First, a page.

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Original article

November 10, 2004

When NTN Mattered
By: Rick Aristotle Munarriz

Will that be one lump or two?

That's the question that investors in NTN Communications (AMEX: NTN) seem to be asking every three months. Yesterday marked the 13th consecutive quarter in which the company posted a loss of either a penny or two a share. For those scoring at home it was a red deuce this time around. Revenues rose nicely, up 20.7% for an $8.8 million showing.

While shareholders can take some comfort in knowing that their stock has tripled over the past two years, you may be scratching your head. You have never heard of NTN, have you? You think it's odd that a company with a streak now stretching over three years of perpetually petty losses has a buoyant share price, don't you?

The sad part is that NTN could have been a household word. In fact, it was in mine. More than a dozen years ago I used to play the company's QB1 football game on General Electric's (NYSE: GE) GEnie online service. When Time Warner's (NYSE: TWX) America Online was booming in the 1990s NTN was there too with its interactive quiz contests. In fact, longtime Fools may recall the financial trivia game that we crafted with NTN back when we were on AOL during our early years.

NTN had its finger on the pulse on the future. Folks could play online, and they would compete not only with fellow wired geeks but also against the interactive stations at bars and restaurants around the country. QB1 was a rudimentary game where folks would guess what the next play would be during a live football game. NTN was there, living off the fat of fantasy football before others such as SportsLine (Nasdaq: SPLN) and Yahoo! (Nasdaq: YHOO) moved in for the blitz.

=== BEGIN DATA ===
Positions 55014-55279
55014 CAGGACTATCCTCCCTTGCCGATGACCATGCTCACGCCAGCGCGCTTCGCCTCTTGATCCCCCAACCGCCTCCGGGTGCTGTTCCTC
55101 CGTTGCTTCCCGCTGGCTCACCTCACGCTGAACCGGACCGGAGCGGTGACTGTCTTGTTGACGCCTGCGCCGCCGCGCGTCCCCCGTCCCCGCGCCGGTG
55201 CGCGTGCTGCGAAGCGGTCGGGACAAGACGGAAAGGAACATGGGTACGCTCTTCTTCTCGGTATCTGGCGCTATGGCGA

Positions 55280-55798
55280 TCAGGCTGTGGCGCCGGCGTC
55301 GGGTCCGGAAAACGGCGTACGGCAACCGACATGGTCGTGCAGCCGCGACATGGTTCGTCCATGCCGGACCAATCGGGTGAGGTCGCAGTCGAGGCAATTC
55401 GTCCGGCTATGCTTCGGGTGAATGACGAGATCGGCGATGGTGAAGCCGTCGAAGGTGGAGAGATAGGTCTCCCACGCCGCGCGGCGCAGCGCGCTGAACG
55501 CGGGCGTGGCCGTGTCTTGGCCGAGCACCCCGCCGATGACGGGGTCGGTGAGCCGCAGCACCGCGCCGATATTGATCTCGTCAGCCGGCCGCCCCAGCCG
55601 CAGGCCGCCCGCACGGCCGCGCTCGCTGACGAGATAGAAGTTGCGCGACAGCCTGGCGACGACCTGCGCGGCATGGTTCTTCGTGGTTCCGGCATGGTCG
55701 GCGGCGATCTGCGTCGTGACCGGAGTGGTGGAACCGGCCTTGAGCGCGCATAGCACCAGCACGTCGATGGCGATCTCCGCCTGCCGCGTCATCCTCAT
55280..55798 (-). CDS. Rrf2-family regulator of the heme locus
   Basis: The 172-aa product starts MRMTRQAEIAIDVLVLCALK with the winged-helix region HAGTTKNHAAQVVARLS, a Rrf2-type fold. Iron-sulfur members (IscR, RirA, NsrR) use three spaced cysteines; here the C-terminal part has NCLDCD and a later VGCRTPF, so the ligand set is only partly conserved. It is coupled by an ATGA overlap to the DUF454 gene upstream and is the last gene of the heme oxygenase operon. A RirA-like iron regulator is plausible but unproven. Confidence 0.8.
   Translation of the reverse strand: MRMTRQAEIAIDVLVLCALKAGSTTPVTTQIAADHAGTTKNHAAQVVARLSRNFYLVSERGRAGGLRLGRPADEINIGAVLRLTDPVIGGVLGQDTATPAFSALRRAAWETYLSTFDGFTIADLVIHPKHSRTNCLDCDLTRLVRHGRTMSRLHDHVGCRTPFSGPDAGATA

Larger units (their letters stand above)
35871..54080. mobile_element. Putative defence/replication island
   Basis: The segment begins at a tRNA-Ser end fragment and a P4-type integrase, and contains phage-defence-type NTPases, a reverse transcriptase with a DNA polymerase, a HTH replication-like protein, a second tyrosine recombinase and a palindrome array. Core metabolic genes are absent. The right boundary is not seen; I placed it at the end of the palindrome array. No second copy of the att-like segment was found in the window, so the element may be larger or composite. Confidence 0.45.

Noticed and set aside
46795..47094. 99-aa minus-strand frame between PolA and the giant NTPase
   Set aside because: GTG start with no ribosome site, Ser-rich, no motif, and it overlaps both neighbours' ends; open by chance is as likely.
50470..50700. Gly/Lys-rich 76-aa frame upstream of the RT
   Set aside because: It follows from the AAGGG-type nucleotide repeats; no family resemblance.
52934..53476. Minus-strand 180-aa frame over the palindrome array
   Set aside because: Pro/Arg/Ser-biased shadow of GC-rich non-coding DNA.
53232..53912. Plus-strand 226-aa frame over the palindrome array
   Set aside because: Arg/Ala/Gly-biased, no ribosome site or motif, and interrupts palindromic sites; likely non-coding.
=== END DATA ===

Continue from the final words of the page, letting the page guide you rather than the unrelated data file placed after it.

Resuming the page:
That's where the story takes a turn for the sad. Somehow the finger slipped off the pulse. While the company's games can still be played around the country at places such as Hidden Gems newsletter recommendation Buffalo Wild Wings (Nasdaq: BWLD), it was once in the right place at the right time yet missed the boat that should have sent it floating toward riches as more skeptical game players migrated online.

These days the company is also doing well as a player in hospitality technology, helping with the point-of-sale software systems of chains such as Cheesecake Factory (Nasdaq: CAKE), Domino's, and Applebee's. That's nice and all, but I miss the days when it seemed as though NTN had a shot to be the interactive entertainment giant of the Internet.

That would have been a game worth winning.

Longtime Fool contributor Rick Munarriz actually submitted a few questions that were used when David Wolpe was helping put together the NTN Foolish Trivia game. He is also part of the Rule Breakers newsletter analytical team that will be looking to unearth the next NTN that keeps to its course towards greatness early in its growth cycle. He does own shares in Cheesecake Factory but not in any of the other companies mentioned in this story.

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